Since the beginning of time, people have tried a lot of modifications to fix moving cylinder liners in an open deck. The first ideas had people “pinning” or “bolting” the liners in place. (I have actually seen this, not making it up!) What they do to limit the movement of the bores is, from the outside of the block, drill and tap a holt about an inch down from the top of the block and thread in a bolt that just barely touches the cylinder sleeve. This gives each cylinder a solid touch point to restrict movement in that direction. A variation of this is to press fit solid dowels (about 20mm long between the cylinder and outside wall of the block (this got popular again with a lot or open deck Subaru blocks somewhat recently..) . If I recall correctly, primarily people do this against the thrust side of the block, and leave the anti-thrust side untouched. It kinda works..but there are better solutions... There is a great risk of inducing unknown stress and strain if this is done poorly. There is a great risk of the dowels loosening and shifting around as well. You could end up distorting the sleeve and creating a worse situation than you started. I do not recommend this method.


Taking things a step further, lots of people have developed “block guards”. As we have already seen, they are a big piece of machined aluminum (I hope Alum and not Steel or something…) that surrounds each bore and fills in the gap going out to the rest of the block. These have been very popular with the Honda crowd, and also some Nissan V6s and I think the Porsche V8 (in the 928) crowd. If well designed, these are great. They solidly anchor the top of each bore against the rest of the block. It doesn’t take much at all to hold those cylinders steady, so if you go this route, just be sure the guard you choose has a lot of open passages to allow coolant all the way up and around the cylinder. If you are repeatedly blowing head gaskets, and not due to the head lifting (use ARP studs for that…) These are a good solution. I would personally avoid a guard that had the entire top surface flush with the block. These designs are why block guards have a reputation of causing “hot spots”. However, with our Volvo blocks, unless that saw cut in the Siamese area between bores is filled in, these may not really prevent a block from cracking in the manner we see on the forums..
This one below seems to have some small coolant passages and a channel to allow coolant to circulate around the combustion chamber.... I would maybe even want some more passages.....


As mentioned, the “nuclear solution” is a fully sleeved solution like the Darton MID sleeves. These reinforce both the entire length of the cylinder and brace the top edge against the block. Theoretically, this should be indestructible and perfect. But they are not. The success in implementing one of these is highly dependent on proper installation. Tight machining tolerances and assembly conditions must be followed to ensure these work. If your shop isn’t heating the block in an oven and freezing the sleeves in dry ice prior to assembly, I’d be worried. And just because your machining shop has a shiny pretty surface finish on their parts, doesn’t mean they know a damn thing about building an engine. Quite frequently, the super awesome indestructible sleeves end up failing after some time. (Go ahead and google search “ engine dropped sleeve”. ) Poorly installed sleeves won’t be held correctly in the block and can actually fall into the block deeper by a few thou. Properly installed sleeves, over a few hundred heat cycles can fall into the block. It doesn’t make sense to me to machine out a factory sleeve only to replace it with one the same sized one but pressed in. I think you end up weakening the block too much to hold the sleeve properly. To be frank, sleeves are best left to dedicated racecars that receive routine tear-downs. I would never daily a car with sleeves. It is just asking for trouble.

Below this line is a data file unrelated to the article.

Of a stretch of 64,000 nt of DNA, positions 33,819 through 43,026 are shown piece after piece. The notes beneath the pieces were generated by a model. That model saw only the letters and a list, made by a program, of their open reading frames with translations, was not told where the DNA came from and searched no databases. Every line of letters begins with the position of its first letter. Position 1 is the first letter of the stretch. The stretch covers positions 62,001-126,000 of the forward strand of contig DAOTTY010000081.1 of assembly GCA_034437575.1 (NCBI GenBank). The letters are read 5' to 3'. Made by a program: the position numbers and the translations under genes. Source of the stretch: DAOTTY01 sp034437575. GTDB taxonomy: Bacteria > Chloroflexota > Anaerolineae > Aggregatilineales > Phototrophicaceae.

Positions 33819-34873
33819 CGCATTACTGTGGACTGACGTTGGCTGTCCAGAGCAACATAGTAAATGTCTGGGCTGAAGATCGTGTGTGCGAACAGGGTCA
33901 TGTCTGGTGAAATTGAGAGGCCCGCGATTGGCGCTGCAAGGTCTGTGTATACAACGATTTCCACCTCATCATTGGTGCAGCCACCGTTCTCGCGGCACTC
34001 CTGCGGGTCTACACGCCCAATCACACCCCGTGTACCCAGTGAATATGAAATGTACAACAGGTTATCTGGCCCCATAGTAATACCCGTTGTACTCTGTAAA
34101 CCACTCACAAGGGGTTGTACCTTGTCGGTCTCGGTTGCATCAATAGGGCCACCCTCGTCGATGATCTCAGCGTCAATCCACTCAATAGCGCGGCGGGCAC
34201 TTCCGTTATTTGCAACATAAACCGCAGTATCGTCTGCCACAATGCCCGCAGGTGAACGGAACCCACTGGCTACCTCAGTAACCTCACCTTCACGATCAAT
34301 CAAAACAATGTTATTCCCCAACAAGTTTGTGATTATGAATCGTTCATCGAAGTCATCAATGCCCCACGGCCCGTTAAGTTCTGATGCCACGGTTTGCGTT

To be frank, it is extraordinarily rare that any aftermarket company can achieve the same sleeve adhesion that an OEM can do with a cast in liner. It is extraordinarily rare that an oem block needs the sleeves reinforced to prevent them from rupturing half way down the bore. This solution is overkill and simultaneously potentially can cause a whole new world of issues..…

So… if it was up to me.. What would I do to the Volvo block? Nothing. My S60R is a daily driver with 2 car seats in the back that will probably never get off the stock turbo..

But if I did…….. well, first off, I would attempt to polish down the sharp edge at the bottom of the saw-cut to remove that little stress concentration. (Assuming I could get some sort of grinding wheel down that far or a polishing cord.. Second I would not shim the gap, especially with a steel shim. ( if you are going to shim, at least try to fit a aluminum shim in the gap to maintain some sort of uniformity in thermal expansion between the 2 walls. I would guess the steel shim would move around a bit once everything heat cycled a few times. )